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Idle Empress EP

Idle Empress EP

Idle Empress

  • $ 500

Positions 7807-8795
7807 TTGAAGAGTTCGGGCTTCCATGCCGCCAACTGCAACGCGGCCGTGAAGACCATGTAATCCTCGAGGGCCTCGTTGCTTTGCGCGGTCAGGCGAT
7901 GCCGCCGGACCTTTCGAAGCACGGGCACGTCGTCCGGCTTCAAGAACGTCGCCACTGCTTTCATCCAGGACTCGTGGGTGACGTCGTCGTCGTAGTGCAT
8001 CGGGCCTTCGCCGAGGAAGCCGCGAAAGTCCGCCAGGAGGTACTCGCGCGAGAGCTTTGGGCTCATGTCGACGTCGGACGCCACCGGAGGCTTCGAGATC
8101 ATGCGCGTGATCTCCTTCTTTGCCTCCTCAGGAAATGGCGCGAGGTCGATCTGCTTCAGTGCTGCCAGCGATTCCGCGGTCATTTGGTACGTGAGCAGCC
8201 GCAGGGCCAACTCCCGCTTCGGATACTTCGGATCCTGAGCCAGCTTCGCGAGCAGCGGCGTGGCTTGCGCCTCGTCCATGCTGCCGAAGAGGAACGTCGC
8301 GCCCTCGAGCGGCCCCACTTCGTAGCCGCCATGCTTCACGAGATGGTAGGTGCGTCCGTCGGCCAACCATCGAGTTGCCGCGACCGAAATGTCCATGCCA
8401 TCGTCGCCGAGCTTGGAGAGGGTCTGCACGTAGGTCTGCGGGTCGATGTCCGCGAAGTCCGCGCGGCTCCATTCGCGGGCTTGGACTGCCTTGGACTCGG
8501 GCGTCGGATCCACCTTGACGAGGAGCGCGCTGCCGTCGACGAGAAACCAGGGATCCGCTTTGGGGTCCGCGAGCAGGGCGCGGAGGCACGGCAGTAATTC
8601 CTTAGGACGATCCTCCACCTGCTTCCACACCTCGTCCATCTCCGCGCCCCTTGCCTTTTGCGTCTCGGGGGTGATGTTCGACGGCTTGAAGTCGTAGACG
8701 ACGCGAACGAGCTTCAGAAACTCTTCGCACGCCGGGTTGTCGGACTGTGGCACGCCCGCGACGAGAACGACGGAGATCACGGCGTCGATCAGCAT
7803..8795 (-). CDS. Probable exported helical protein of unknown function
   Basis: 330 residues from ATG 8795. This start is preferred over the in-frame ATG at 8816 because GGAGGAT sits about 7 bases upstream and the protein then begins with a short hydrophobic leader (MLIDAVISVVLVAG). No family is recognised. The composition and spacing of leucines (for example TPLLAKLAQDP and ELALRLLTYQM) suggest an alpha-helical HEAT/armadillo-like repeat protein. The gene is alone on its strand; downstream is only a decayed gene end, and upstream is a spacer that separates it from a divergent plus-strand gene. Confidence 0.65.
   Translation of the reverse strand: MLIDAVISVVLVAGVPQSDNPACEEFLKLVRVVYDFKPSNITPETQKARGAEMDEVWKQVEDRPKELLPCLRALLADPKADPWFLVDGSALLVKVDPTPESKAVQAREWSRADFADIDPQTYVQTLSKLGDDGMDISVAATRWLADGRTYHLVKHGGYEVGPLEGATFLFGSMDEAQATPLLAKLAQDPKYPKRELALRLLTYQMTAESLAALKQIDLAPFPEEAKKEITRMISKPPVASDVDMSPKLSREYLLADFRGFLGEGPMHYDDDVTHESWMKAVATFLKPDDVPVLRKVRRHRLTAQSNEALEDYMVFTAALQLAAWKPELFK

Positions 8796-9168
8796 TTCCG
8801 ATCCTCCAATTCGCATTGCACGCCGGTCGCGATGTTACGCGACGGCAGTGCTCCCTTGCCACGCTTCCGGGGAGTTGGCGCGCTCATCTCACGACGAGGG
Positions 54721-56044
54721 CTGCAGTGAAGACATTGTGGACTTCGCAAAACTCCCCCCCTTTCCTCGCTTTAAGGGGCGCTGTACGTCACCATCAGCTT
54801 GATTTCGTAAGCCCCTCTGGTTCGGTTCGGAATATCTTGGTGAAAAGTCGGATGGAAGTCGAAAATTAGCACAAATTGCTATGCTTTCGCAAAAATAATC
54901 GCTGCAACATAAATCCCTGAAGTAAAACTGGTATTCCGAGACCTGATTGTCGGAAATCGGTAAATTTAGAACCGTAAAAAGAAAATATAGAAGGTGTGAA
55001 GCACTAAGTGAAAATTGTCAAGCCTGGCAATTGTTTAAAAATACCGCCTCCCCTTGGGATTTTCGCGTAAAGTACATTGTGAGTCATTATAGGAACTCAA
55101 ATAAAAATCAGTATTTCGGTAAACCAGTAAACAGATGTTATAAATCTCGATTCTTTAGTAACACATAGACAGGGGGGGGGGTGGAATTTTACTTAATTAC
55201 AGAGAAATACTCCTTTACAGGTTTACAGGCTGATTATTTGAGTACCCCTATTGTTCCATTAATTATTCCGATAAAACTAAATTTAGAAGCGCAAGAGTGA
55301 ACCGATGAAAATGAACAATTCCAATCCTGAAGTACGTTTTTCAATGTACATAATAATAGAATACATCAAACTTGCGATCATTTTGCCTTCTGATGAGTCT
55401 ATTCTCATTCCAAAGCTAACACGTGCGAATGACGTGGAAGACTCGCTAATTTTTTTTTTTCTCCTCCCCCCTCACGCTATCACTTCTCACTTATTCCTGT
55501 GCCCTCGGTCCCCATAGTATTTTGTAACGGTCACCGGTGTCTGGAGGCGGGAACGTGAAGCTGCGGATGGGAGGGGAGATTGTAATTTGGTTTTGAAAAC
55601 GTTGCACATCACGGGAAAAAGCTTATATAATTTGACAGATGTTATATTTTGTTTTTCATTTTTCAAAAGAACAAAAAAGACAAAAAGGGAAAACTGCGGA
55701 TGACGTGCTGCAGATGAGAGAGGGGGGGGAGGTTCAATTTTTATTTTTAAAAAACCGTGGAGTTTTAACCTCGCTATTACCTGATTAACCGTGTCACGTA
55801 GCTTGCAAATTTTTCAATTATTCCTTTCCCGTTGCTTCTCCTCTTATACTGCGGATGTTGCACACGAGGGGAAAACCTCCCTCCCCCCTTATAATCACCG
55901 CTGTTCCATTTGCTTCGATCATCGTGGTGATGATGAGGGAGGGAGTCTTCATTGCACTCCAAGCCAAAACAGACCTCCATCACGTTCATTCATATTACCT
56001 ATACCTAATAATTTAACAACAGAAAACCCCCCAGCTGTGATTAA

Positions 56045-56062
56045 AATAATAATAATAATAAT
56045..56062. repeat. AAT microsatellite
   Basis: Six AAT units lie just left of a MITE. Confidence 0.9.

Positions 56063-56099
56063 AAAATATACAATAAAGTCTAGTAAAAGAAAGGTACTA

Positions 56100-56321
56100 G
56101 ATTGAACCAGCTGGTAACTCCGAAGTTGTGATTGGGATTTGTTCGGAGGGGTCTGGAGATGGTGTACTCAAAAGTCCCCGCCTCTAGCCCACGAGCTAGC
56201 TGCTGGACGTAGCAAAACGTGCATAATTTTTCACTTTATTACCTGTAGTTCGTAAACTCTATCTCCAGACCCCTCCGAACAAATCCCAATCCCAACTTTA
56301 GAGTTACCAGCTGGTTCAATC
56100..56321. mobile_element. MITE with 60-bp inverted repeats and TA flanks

A little more than a year ago at the weekly open mic at The Plus, a singer named Lauren Anderson would occasionally step up to the mic holding an acoustic guitar. At open mics, you see a lot of people step up to the mic holding acoustic guitars, but none of them have a voice like Lauren’s. She started out mostly doing covers of Fleet Foxes, or even a Daredevil Christopher Wright song or two, and never let the nerves of garden-variety stage fright stop her strong voice from warmly filling up the room. After waltzing through Eau Claire’s bustling house show circuit as a solo act, Anderson started writing original tunes, proving there’s a honed songwriter behind that voice. he then connected with friends Josh Frederick (from the now-defunct Softly, Dear) and Elliot Heinz (who, despite primarily performing improv with Glassworks, is a gifted drummer) to form a power trio, adding depth and dynamics to Anderson’s solo stuff. The resulting band-de-force is known as Idle Empress, and they’re all set to unleash their five-song, self-titled debut EP on the Chippewa Valley and beyond. The songs are well-crafted, tight, and catchy, despite some of the poignant themes behind them. “It’s mainly a lot about growth and introspection,” Anderson said. “There’s a lot of anecdotal stuff, a lot of stories.” The songs were all written over the course of the last year or so, except one track – “Certain” – which Anderson wrote in high school before the full band repurposed it. We got an early taste when the band dropped their first single “Woods” in October. It takes a decidedly electric approach at a quick 6/8 time signature with some psychedelic chords that set this knockout track apart from some of the other straightforward cuts. In their live show, Idle Empress does something magical: A truly faithful cover of The Daredevil Christopher Wright’s “A Conversation About Cancer”. If you’re familiar with the former local folk pop group’s music, you’ll know the twists and turns in that song are not easily replicable, let alone could they capture the distinct energy behind the tune. But they kill it. They played it at one of their first shows ever in the back room of The Plus in October. And since that show they’ve honed a distinct live sound you won’t hear much of in the Valley. Straight-up female-fronted really-good folk-rock is, to be honest, a niche that needed to filled here. A testament to their tight live sound, the group sat down and punched out a recording session with Leo Strei at Lake House, a house venue in Eau Claire, in just a day or two. Strei handled the production and engineering on the record, while his sister, Ella, did the cover art. After a few live group takes, and a little spitshine, the songs came out sounding clean and beautiful. You can just tell this band likes playing music together, and it only helps that the music they make is really, really, truly, good. “Playing makes me happy,” Heinz said. “Especially this season whenever I get down, if I get a chance to play again, it brings my spirits back up.” “Especially in the winter, it’s nice to just get together,” Anderson said.

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